Shuang Yang Pei
Ho Rou Rouan Chien

Usually referred to as ‘Shuang Yang’ for short, this is the internal form of the White Crane art. It is performed in a very soft, relaxed way, gently opening the Chi flow in the meridians, training elasticity into all of the tendons and massaging the internal organs. Whilst superficially very similar to Tai Chi, it is part of the Buddhist Shaolin tradition, rather than the Taoist Wutan tradition.

Many people practise the Shuang Yang primarily to benefit their health, vitality and longevity. Whilst the slow, gentle nature of the training make it ideal for older or less fit people, make no mistake: this is a genuine martial art.

Video of the Shuang Yang art performed by Master Iain Armstrong the Kung Fu Retreat.

Shuang Yang art

The Shuang Yang art uses mostly the bow arrow stance – a longer stance than the Tiger Crane art. Weight is sunk down and movement is generated from the core of the body, moving out to the limbs like a wave through water. Training connects all of the tendons in the body into one resilient, elastic network with incredible strength. All movements are performed with the whole body. Shuang Yang training is particularly suitable for Chi Na – the Chinese art of twisting joints, pressing pressure points, and sealing off the flow of breath or blood.

As a Crane art, the Shuang Yang develops touch sensitivity and encourages sticking to an opponent, neutralising their attacks and then countering decisively.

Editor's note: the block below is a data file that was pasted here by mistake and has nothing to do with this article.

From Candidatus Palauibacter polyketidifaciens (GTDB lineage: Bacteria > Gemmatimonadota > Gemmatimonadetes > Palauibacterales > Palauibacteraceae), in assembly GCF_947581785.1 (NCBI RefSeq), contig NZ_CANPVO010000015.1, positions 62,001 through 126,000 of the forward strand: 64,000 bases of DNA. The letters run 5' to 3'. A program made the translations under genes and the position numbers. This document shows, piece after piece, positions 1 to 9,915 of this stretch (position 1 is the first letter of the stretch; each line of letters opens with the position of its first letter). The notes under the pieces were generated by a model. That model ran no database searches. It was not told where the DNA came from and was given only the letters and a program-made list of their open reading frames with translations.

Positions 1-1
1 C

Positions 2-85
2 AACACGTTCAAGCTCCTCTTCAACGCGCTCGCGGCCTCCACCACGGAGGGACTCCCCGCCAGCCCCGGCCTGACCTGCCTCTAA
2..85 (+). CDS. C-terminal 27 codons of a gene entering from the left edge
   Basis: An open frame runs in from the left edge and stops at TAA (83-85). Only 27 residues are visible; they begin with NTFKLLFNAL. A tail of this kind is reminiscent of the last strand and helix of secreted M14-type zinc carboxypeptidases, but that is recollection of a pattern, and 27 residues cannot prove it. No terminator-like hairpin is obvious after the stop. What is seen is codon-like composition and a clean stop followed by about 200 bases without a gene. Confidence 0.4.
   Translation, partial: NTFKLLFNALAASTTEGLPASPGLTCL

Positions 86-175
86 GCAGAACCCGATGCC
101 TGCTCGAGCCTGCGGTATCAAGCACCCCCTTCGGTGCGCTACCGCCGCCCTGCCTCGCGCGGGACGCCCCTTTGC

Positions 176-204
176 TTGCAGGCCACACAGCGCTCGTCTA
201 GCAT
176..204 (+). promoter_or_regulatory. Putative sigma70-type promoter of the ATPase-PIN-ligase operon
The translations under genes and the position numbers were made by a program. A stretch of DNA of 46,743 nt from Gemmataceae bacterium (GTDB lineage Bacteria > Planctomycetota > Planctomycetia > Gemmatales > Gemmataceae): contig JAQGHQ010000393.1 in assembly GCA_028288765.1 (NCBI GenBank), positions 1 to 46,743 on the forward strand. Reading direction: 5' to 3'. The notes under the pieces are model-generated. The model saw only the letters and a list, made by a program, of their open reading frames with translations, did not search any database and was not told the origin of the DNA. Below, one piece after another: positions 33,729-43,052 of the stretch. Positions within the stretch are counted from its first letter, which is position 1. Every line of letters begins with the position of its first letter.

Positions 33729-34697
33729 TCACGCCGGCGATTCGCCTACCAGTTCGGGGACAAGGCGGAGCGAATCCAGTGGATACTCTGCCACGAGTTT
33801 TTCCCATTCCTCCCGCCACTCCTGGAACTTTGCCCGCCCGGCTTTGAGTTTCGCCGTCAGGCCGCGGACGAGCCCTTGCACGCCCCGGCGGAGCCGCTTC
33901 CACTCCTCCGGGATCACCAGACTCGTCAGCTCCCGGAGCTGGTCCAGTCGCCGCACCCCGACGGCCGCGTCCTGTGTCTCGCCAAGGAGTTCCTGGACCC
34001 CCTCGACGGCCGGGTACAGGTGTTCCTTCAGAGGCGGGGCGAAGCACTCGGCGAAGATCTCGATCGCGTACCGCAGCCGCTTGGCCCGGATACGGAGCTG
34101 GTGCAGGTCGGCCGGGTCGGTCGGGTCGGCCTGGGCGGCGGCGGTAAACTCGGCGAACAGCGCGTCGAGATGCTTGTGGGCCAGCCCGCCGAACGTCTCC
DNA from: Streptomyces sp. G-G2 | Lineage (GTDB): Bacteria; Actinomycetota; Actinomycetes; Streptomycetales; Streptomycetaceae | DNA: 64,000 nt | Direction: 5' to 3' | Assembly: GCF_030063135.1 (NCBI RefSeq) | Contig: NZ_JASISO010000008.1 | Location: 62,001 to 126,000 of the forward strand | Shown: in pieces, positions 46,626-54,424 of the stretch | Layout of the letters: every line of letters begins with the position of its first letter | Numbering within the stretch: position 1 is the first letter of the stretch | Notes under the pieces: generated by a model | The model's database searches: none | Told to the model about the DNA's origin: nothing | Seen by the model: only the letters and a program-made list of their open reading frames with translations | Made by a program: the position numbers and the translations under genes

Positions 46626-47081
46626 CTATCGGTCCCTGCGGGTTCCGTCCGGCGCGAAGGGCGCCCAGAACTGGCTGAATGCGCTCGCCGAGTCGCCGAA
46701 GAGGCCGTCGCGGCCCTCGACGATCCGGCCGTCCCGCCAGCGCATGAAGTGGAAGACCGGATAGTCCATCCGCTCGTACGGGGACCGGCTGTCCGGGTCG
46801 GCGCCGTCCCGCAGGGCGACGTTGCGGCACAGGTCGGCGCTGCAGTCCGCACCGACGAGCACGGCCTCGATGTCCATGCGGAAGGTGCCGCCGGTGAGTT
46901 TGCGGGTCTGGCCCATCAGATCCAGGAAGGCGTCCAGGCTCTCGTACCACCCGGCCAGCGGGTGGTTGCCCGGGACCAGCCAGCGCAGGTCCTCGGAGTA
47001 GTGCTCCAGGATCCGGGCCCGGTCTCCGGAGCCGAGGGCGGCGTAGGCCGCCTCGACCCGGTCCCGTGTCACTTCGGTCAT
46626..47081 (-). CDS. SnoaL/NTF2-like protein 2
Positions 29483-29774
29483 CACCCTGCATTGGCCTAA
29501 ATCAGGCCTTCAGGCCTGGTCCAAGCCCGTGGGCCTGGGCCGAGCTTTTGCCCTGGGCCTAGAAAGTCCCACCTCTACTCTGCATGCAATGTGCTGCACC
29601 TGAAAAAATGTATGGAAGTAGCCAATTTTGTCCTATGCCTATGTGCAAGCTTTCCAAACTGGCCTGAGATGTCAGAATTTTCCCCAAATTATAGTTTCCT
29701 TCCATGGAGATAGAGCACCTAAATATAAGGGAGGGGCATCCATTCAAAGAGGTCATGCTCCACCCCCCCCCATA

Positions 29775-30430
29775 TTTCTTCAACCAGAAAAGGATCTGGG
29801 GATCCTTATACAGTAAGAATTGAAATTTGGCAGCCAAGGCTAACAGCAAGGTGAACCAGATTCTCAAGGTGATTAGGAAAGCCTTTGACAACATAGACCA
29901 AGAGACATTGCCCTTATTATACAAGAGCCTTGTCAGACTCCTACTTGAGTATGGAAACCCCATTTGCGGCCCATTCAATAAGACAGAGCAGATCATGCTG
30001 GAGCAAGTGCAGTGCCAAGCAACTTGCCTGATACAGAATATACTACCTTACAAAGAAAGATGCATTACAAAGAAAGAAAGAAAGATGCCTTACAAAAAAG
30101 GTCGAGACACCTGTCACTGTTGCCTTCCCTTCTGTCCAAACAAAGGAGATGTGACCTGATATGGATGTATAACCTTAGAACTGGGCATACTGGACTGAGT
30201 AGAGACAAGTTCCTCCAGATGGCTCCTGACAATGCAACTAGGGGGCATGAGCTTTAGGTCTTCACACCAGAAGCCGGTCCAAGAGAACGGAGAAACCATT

Benefits of
the Shuang Yang art

  • Shuang Yang training gently stretches and releases the body’s tendons in a slow rhythmic fashion, increasing its strength and stimulating chi to flow.
  • Shuang Yang training is performed in a meditative state and is a genuine ‘meditation in motion’. It requires sinking of the Chi, calming of the mind and breathing from the core of the body. Regular practice greatly improves health, vitality and combats ageing.
  • This is a highly accessible art, suitable for almost anyone, which gives very rapid benefit.
  • Shuang Yang practice involves a great deal of flexing and twisting in the torso, as well as opening the meridians and energizing the tendons, which strengthens muscles which we do not usually use. It also wrings out and cleans the internal organs, pushes fluids along their course and manipulates the joints of the spine, keeping them moving freely to promote a healthy spine and body.
Video of Grand Master Tan Soh Tin demonstrating the Shuang Yang art overlayed with a recording of him narrating the history of the Southern Shaolin Arts.
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